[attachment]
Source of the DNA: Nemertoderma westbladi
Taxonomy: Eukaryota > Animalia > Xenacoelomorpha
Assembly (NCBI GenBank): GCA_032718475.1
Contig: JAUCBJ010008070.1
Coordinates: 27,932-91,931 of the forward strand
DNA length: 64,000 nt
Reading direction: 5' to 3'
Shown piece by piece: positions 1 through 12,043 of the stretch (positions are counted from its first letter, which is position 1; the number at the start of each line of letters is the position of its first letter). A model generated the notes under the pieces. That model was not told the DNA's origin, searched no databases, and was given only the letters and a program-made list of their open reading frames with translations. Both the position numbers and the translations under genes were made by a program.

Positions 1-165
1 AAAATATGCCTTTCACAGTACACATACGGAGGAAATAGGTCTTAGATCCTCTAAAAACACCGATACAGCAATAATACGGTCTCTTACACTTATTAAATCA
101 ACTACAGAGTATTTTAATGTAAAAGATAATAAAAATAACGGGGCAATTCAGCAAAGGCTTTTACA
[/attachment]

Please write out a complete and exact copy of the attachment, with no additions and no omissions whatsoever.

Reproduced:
Source of the DNA: Nemertoderma westbladi
Taxonomy: Eukaryota > Animalia > Xenacoelomorpha
Assembly (NCBI GenBank): GCA_032718475.1
Contig: JAUCBJ010008070.1
Coordinates: 27,932-91,931 of the forward strand
DNA length: 64,000 nt
Reading direction: 5' to 3'
Shown piece by piece: positions 1 through 12,043 of the stretch (positions are counted from its first letter, which is position 1; the number at the start of each line of letters is the position of its first letter). A model generated the notes under the pieces. That model was not told the DNA's origin, searched no databases, and was given only the letters and a program-made list of their open reading frames with translations. Both the position numbers and the translations under genes were made by a program.

Positions 1-165
1 AAAATATGCCTTTCACAGTACACATACGGAGGAAATAGGTCTTAGATCCTCTAAAAACACCGATACAGCAATAATACGGTCTCTTACACTTATTAAATCA
101 ACTACAGAGTATTTTAATGTAAAAGATAATAAAAATAACGGGGCAATTCAGCAAAGGCTTTTACA